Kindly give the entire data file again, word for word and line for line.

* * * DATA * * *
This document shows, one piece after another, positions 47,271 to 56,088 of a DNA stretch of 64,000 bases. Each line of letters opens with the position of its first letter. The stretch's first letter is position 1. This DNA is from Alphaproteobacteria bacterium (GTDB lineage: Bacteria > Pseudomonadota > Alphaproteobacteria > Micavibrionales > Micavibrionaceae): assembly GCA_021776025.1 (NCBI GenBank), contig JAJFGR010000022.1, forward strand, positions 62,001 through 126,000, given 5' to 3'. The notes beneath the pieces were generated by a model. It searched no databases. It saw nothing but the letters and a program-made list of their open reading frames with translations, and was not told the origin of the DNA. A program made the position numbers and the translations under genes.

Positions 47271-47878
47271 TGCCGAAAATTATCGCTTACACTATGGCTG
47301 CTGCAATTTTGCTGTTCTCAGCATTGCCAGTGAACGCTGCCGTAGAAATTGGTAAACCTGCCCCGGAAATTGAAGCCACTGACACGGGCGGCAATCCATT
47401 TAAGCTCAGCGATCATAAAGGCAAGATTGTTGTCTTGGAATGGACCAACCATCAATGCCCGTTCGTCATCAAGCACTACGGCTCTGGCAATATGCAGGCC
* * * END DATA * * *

This document shows, one piece after another, positions 47,271 to 56,088 of a DNA stretch of 64,000 bases. Each line of letters opens with the position of its first letter. The stretch's first letter is position 1. This DNA is from Alphaproteobacteria bacterium (GTDB lineage: Bacteria > Pseudomonadota > Alphaproteobacteria > Micavibrionales > Micavibrionaceae): assembly GCA_021776025.1 (NCBI GenBank), contig JAJFGR010000022.1, forward strand, positions 62,001 through 126,000, given 5' to 3'. The notes beneath the pieces were generated by a model. It searched no databases. It saw nothing but the letters and a program-made list of their open reading frames with translations, and was not told the origin of the DNA. A program made the position numbers and the translations under genes.

Positions 47271-47878
47271 TGCCGAAAATTATCGCTTACACTATGGCTG
47301 CTGCAATTTTGCTGTTCTCAGCATTGCCAGTGAACGCTGCCGTAGAAATTGGTAAACCTGCCCCGGAAATTGAAGCCACTGACACGGGCGGCAATCCATT
47401 TAAGCTCAGCGATCATAAAGGCAAGATTGTTGTCTTGGAATGGACCAACCATCAATGCCCGTTCGTCATCAAGCACTACGGCTCTGGCAATATGCAGGCC